Which is hardly great news: because in a world in which central banks are actively soaking up high-quality collateral, at a pace that is unprecedented in history, and led to the world’s allegedly most liquid bond market to suffer a 10-sigma move on October 15, the last thing the market needs is even less liquidity, and even sharper moves on ever less volume, until finally the next big sell order crushes the entire market or at least force the [NYSE|Nasdaq|BATS|Sigma X] to shut down indefinitely until further notice.

So what happens next, now that the primary USD-recycling mechanism of the past 2 decades is no longer applicable? Well, nothing good.

Here are the highlights of David Spegel’s note Energy price shock scenarios: Impact on EM ratings, funding gaps, debt, inflation and fiscal risks.

Whatever the reason, whether a function of supply, demand or political risks, oil prices plummeted in Q3 2014 and remain volatile. Theories related to the price plunge vary widely: some argue it is an additional means for Western allies in the Middle East to punish Russia. Others state it is the result of a price war between Opec and new shale oil producers. In the end, it may just reflect the traditional inverted relationship between the international value of the dollar and the price of hard-currency-based commodities (Figure 6). In any event, the impact of the energy price drop will be wide-ranging (if sustained) and will have implications for debt service costs, inflation, fiscal accounts and GDP growth.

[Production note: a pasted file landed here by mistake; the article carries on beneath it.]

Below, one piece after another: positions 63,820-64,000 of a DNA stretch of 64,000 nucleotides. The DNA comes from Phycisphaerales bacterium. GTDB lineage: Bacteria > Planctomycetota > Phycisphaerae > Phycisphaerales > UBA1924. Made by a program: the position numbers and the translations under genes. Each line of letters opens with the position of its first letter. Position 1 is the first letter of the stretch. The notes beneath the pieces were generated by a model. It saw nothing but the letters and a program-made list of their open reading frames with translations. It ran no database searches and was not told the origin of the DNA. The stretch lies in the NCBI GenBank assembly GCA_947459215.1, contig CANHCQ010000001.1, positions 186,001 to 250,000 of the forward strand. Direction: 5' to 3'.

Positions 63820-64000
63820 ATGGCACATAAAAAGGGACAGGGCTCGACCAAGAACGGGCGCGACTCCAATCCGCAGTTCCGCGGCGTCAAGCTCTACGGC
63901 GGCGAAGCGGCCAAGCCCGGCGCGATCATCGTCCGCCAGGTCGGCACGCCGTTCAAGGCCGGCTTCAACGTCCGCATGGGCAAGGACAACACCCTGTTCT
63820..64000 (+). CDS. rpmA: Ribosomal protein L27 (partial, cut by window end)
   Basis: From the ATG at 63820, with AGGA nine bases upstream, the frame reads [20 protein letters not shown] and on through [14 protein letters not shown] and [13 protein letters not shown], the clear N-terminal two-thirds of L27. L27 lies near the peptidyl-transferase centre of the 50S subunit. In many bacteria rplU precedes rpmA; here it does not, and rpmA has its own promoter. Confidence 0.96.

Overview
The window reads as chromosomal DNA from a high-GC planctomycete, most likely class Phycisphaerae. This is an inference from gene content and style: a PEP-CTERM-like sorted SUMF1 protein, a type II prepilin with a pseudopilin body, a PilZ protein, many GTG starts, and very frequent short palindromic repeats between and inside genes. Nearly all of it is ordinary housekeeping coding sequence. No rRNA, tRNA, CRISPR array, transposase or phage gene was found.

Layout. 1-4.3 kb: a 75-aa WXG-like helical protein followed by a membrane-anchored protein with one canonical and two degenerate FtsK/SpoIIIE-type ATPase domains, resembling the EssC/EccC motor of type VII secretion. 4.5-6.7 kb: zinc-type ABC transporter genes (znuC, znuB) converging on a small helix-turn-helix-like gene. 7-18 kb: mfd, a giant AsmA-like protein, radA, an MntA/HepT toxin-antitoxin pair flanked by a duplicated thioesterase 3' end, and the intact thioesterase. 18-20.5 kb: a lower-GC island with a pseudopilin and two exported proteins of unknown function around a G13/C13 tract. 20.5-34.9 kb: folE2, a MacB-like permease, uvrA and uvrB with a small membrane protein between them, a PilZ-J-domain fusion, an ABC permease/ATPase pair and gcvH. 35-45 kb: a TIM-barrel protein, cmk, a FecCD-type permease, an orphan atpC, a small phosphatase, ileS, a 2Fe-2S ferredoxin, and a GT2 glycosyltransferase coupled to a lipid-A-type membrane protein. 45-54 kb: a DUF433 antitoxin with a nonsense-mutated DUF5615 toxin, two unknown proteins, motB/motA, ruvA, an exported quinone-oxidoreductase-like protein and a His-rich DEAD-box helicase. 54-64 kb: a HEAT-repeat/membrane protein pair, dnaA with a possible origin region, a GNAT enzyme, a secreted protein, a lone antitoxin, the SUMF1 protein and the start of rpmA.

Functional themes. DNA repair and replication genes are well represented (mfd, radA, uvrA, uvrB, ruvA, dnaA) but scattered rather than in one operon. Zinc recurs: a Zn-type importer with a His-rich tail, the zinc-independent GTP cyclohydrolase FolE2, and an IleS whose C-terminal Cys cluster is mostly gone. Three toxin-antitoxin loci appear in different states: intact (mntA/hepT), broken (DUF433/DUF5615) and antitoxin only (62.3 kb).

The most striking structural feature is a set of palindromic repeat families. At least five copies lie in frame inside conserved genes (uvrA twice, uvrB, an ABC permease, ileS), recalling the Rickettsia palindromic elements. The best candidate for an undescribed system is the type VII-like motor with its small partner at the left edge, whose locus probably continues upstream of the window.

Have you noticed a reduction of financial markets liquidity?

Outside from the domestic economic impact within EMs due to the downward oil price shock, we believe that the implications for financial market liquidity via the reduced recycling of petrodollars should not be underestimated. Because energy exporters do not fully invest their export receipts and effectively ‘save’ a considerable portion of their income, these surplus funds find their way back into bank deposits (fuelling the loan market) as well as into financial markets and other assets. This capital has helped fund debt among importers, helping to boost overall growth as well as other financial markets liquidity conditions.

Last year, capital flows from energy exporting countries (see list in Figure 12) amounted to USD812bn (Figure 3), with USD109bn taking the form of financial portfolio capital and USD177bn in the form of direct equity investment and USD527bn of other capital over half of which we estimate made its way into bank deposits (ie and therefore mostly into loan markets).